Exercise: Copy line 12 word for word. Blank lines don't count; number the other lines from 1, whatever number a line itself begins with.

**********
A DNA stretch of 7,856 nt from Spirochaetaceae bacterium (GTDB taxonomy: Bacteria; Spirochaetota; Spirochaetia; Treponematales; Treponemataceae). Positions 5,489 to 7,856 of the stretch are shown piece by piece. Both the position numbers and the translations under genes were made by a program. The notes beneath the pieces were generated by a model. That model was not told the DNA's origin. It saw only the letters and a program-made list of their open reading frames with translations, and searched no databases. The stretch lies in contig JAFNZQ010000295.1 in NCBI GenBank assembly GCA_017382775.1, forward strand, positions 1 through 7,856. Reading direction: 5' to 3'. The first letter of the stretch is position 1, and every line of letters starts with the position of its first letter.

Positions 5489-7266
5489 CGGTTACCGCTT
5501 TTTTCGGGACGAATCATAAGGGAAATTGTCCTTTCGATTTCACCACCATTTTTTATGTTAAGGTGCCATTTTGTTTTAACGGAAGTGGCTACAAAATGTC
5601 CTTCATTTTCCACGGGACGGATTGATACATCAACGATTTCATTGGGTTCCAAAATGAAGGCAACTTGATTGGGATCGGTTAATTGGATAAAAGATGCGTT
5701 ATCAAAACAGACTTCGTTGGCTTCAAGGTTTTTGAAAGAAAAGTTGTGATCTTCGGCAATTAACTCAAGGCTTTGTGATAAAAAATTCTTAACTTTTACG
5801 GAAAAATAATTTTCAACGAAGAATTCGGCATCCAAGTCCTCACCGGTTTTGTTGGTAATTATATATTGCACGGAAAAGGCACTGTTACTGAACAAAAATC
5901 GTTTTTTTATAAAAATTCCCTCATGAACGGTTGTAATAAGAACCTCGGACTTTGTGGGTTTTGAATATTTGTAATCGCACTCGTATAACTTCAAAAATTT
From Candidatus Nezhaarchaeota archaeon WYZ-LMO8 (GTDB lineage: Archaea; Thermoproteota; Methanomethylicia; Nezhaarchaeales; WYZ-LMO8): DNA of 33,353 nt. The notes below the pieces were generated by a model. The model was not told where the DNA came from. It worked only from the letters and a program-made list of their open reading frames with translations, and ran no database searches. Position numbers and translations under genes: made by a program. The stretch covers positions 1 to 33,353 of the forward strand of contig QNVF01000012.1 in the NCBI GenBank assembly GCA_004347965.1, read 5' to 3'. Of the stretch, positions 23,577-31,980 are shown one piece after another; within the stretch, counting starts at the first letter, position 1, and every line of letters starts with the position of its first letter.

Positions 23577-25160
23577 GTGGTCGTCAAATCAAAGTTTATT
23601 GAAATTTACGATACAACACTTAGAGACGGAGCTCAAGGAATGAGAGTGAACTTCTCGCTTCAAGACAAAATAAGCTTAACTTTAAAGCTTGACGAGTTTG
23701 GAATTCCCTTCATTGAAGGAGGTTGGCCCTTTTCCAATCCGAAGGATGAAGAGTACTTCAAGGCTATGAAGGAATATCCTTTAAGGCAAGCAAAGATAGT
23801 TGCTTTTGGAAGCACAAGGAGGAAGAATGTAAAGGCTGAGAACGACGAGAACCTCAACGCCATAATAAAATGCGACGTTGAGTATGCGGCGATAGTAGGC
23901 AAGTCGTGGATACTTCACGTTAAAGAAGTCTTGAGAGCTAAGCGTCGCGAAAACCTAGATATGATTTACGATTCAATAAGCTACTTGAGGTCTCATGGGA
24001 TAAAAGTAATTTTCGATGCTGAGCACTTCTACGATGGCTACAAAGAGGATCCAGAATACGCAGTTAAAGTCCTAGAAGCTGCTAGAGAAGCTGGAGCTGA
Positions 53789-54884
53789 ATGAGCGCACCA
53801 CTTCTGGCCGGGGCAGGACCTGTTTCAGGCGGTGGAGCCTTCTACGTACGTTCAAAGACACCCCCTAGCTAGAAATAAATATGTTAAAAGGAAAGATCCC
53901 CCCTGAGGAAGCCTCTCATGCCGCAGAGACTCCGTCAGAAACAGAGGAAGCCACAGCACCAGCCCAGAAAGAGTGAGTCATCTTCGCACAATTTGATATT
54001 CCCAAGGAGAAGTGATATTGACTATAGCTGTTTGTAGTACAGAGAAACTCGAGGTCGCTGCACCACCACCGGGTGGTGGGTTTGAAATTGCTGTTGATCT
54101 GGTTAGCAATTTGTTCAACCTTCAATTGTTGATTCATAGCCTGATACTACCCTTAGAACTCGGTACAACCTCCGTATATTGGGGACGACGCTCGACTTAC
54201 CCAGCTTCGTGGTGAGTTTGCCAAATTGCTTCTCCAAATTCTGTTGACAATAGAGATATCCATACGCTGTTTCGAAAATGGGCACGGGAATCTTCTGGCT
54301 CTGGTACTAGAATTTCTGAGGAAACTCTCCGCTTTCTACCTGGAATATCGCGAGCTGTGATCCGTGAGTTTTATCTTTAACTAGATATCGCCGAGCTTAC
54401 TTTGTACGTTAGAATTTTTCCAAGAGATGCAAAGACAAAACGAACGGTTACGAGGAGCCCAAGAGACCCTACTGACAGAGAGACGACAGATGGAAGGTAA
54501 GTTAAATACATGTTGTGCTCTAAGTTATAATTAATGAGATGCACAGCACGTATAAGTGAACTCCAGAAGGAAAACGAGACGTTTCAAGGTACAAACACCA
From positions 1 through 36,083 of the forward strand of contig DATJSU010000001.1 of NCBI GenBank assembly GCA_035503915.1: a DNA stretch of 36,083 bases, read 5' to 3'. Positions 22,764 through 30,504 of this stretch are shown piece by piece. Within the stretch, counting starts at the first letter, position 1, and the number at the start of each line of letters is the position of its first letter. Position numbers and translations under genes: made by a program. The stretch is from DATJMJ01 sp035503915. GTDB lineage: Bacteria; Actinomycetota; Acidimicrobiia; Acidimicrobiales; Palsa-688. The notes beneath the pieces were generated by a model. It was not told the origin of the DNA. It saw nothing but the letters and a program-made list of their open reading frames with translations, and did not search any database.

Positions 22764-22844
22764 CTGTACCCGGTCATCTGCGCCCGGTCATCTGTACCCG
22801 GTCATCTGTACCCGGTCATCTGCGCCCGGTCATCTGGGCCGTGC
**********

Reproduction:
23601 GAAATTTACGATACAACACTTAGAGACGGAGCTCAAGGAATGAGAGTGAACTTCTCGCTTCAAGACAAAATAAGCTTAACTTTAAAGCTTGACGAGTTTG